North Carolina Professional Teaching Standard (NCPTS) Met with the Lesson Plan Project

Standard Met: Standard 3—Teachers know the content they teach.

Reflection/Assessment

a. Why is it important to address this standard (Cite the standard)? Standard 3—teachers know the content they teach—is an important standard for this lesson as cyber bullying is a fairly new health topic. It is important for the teacher to fully understand the content they are teaching to facilitate comprehensive learning among all types of students. The teacher must be knowledgeable to answer any questions that may arise. Also, teachers should know the “street information” to be able to get on the students’ level so they know that adults are aware of the prevalence of cyber bullying among middle school students.

b. Give examples of how you progressed toward meeting the standard. I researched the topic of cyber bullying, citing information from a variety of different sources. I am also drawing upon my own experiences from living during the “Era of Technology.”

c. What experiences/knowledge promoted your professional growth and how? By becoming more knowledgeable in this subject, I am not only becoming a better educator, but I am also becoming a safe haven for those who are victims or witnesses of cyber bullying. By acknowledging the fact that I know cyber bullying exists and is an issue for middle school students, I am opening my doors for the students to come to me for help or further information.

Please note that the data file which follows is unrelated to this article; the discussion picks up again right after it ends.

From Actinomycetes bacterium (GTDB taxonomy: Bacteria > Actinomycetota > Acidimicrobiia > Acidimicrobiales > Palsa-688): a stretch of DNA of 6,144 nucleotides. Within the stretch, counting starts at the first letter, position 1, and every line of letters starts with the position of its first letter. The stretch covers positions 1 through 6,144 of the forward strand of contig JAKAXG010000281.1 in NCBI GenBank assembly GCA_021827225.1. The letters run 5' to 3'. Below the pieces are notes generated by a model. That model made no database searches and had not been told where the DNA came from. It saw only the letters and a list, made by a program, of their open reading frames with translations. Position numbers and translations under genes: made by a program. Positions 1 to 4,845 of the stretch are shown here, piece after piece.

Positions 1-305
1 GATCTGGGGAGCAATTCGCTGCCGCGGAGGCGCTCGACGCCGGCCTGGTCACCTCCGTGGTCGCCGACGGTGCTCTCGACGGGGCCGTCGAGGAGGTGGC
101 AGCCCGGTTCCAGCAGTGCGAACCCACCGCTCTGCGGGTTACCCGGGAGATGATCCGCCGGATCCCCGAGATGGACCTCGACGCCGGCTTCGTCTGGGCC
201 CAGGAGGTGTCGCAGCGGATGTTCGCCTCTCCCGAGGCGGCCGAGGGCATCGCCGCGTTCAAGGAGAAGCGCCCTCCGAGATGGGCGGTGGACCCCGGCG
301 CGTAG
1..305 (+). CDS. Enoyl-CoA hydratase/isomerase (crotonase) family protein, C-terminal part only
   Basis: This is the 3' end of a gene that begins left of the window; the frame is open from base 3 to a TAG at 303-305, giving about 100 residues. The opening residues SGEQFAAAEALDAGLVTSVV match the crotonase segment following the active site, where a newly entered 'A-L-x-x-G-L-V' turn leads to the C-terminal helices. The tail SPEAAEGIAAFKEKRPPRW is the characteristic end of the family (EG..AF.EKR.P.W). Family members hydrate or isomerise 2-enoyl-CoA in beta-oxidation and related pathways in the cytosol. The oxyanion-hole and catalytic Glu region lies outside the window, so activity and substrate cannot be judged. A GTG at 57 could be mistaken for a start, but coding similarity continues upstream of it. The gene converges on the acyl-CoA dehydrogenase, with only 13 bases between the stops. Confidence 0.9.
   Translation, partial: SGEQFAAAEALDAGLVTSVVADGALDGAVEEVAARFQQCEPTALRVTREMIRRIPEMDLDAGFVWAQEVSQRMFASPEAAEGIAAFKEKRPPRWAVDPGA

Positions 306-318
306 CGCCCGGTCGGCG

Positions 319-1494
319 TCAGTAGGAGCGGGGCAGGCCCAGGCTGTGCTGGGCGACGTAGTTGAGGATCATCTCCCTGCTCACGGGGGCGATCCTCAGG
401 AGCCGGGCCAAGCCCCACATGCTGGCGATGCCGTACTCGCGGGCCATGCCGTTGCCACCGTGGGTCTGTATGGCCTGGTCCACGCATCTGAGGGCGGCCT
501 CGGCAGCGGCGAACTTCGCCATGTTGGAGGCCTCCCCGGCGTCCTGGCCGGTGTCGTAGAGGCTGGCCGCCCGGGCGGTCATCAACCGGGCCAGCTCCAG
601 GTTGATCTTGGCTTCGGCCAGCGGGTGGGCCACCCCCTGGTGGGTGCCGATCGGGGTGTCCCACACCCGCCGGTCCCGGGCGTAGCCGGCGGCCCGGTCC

d. What do you need to do next to develop further in each area? To further develop, I will attend a Cyber Bullying workshop. Additionally, I will lead a faculty meeting and discuss Cyber Bullying and how we, as educators, can help combat this issue so it does not continue to affect our students’ performances in the classroom. I will also share my lesson plan with my colleagues and openly accept feedback from them.

Teaching Suggestions:

Sources:

Cyberbullying Research Center (cell phone safety article by Drs. Hinduja and Patchin)

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Submitted by Rachel Felton in Wilmington, NC. Thanks for contributing to PE Central! Posted on PEC: 7/12/2017.

Viewed 58448 times since 10/19/2010.

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Previous Comments:

Kelly

Where can I find the Top Ten Tips for Cell Phone Safety and the Facts/Statistics about Cyber Bullying?

Allison Hernandez

AWESOME LESSON!!! CAN'T WAIT TO IMPLEMENT IT IN MY CLASSROOM!

THANKS

A Bishop

None of the websites that are listed as sources are working :(

Rachel Felton

Kathi,
Here is the link to the word scramble:
http://www.cyberbullying.us/Cyberbullying_word_scramble.pdf

Thanks for catching that! Good luck with the lesson!

Kathi

Just wondering where I find the word scramble!

barkerk@dearborn.k12.mi.us

Cyber Bullying
Materials